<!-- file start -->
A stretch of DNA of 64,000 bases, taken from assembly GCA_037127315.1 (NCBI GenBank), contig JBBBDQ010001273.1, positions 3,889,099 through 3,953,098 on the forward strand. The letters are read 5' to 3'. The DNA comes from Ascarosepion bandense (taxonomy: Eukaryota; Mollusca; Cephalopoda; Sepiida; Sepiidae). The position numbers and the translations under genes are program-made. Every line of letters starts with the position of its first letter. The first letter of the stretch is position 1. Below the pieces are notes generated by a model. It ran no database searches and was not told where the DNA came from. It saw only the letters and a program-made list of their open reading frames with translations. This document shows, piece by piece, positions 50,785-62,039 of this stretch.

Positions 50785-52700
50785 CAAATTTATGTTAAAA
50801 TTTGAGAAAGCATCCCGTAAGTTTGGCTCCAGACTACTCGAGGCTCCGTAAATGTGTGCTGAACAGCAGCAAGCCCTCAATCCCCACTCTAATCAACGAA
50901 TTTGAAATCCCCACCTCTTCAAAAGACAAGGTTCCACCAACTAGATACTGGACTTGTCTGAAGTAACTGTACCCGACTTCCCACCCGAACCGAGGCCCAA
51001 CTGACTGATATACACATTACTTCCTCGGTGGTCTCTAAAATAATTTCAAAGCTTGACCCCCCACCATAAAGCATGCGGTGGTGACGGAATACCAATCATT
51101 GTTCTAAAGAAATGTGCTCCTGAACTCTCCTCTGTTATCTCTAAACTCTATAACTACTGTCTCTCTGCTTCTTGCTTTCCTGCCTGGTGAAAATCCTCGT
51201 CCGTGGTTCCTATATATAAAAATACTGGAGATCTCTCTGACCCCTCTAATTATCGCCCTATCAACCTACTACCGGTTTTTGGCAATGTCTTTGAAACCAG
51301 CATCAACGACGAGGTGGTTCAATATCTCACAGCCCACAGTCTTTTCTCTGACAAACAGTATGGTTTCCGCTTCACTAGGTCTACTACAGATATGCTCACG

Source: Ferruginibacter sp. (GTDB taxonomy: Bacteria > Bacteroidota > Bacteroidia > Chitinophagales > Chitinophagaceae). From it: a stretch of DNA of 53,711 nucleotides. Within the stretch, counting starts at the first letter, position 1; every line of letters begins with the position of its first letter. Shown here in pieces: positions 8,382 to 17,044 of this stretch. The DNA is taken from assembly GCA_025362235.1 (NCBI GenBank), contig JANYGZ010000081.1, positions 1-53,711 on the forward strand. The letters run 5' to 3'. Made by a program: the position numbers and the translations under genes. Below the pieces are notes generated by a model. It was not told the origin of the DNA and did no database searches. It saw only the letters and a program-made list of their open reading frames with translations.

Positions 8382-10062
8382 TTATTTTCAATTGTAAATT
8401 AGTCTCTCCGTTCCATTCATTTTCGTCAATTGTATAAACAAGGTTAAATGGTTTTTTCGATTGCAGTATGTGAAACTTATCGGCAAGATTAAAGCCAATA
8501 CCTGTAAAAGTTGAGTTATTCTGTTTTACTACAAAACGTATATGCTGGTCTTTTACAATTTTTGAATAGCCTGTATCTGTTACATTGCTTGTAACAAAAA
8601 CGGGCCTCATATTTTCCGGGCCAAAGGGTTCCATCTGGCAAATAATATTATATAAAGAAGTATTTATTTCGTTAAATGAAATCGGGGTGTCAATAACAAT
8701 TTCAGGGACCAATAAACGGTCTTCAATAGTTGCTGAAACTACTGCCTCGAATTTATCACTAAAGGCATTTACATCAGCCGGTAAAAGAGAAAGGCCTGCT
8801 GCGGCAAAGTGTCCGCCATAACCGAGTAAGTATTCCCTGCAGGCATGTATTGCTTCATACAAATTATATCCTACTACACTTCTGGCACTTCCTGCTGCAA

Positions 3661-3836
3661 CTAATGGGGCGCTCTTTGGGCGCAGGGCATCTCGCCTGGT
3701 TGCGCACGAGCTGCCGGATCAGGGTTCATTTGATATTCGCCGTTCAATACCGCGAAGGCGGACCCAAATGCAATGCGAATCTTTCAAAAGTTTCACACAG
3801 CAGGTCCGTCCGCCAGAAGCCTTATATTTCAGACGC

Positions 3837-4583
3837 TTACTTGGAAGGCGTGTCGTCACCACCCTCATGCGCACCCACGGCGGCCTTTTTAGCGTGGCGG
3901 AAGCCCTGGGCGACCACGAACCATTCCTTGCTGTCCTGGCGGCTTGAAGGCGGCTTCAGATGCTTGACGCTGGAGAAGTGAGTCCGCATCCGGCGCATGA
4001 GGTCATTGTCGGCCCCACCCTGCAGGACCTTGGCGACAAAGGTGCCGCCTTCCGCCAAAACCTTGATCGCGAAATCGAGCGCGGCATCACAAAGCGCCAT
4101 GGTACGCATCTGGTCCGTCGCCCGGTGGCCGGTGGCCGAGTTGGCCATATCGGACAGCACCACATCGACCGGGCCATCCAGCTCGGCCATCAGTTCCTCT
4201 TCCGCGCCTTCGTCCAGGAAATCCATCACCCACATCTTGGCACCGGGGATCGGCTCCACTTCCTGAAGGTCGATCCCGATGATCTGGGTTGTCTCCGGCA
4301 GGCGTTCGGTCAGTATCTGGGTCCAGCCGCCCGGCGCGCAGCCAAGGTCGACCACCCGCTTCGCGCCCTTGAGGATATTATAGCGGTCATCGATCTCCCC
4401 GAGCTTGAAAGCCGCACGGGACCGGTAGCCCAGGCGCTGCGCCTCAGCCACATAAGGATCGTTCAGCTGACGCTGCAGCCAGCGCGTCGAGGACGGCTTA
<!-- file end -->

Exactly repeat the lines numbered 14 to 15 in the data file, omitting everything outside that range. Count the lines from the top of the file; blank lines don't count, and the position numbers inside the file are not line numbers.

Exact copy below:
8501 CCTGTAAAAGTTGAGTTATTCTGTTTTACTACAAAACGTATATGCTGGTCTTTTACAATTTTTGAATAGCCTGTATCTGTTACATTGCTTGTAACAAAAA
8601 CGGGCCTCATATTTTCCGGGCCAAAGGGTTCCATCTGGCAAATAATATTATATAAAGAAGTATTTATTTCGTTAAATGAAATCGGGGTGTCAATAACAAT